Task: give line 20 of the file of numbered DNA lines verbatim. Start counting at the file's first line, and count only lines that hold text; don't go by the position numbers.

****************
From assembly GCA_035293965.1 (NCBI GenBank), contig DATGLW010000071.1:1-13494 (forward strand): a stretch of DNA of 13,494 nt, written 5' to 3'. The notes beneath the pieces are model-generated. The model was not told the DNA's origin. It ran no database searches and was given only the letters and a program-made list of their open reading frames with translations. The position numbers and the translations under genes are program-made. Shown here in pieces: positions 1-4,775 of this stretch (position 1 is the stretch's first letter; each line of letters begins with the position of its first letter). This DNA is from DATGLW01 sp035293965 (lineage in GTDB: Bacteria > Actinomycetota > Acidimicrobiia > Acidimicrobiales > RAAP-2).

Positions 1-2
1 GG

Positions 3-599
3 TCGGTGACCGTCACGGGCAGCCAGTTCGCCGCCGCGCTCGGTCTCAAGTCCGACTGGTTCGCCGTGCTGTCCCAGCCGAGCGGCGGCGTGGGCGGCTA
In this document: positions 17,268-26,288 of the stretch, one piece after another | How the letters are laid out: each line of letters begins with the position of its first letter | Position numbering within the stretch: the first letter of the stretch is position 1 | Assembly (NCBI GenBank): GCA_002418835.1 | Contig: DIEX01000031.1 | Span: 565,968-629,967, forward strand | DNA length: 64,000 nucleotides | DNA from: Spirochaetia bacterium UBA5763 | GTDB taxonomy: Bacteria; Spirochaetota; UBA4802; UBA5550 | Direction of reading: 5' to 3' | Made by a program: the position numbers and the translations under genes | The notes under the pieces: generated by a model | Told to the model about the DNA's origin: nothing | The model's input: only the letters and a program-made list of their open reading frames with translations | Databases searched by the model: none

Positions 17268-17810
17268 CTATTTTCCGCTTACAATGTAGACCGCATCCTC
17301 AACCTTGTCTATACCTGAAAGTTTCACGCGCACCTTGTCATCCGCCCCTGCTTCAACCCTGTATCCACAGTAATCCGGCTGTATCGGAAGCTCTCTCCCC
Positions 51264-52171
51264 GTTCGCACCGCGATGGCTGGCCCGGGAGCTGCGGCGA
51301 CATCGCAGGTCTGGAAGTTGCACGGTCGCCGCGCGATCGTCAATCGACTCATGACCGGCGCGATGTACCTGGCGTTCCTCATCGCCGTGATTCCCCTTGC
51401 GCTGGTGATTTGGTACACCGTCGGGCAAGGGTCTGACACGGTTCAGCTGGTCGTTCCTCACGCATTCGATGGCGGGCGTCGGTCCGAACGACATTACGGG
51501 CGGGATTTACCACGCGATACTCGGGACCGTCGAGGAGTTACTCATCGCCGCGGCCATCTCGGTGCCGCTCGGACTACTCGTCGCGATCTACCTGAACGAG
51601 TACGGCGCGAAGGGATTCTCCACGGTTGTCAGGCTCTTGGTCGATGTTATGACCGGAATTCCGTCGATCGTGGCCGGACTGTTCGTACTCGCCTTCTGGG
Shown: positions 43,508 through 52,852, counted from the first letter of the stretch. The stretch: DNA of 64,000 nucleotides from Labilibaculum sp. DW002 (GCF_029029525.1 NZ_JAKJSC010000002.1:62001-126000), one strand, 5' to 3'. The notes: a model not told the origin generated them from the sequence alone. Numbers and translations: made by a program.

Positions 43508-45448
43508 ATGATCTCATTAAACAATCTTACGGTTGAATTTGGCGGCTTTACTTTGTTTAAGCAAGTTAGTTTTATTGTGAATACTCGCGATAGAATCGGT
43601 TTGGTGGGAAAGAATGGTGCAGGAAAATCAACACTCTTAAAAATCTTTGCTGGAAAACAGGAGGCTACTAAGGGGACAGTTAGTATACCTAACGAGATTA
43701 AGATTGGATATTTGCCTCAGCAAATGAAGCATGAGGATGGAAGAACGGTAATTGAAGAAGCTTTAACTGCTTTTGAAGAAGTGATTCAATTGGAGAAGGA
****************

43701 AGATTGGATATTTGCCTCAGCAAATGAAGCATGAGGATGGAAGAACGGTAATTGAAGAAGCTTTAACTGCTTTTGAAGAAGTGATTCAATTGGAGAAGGA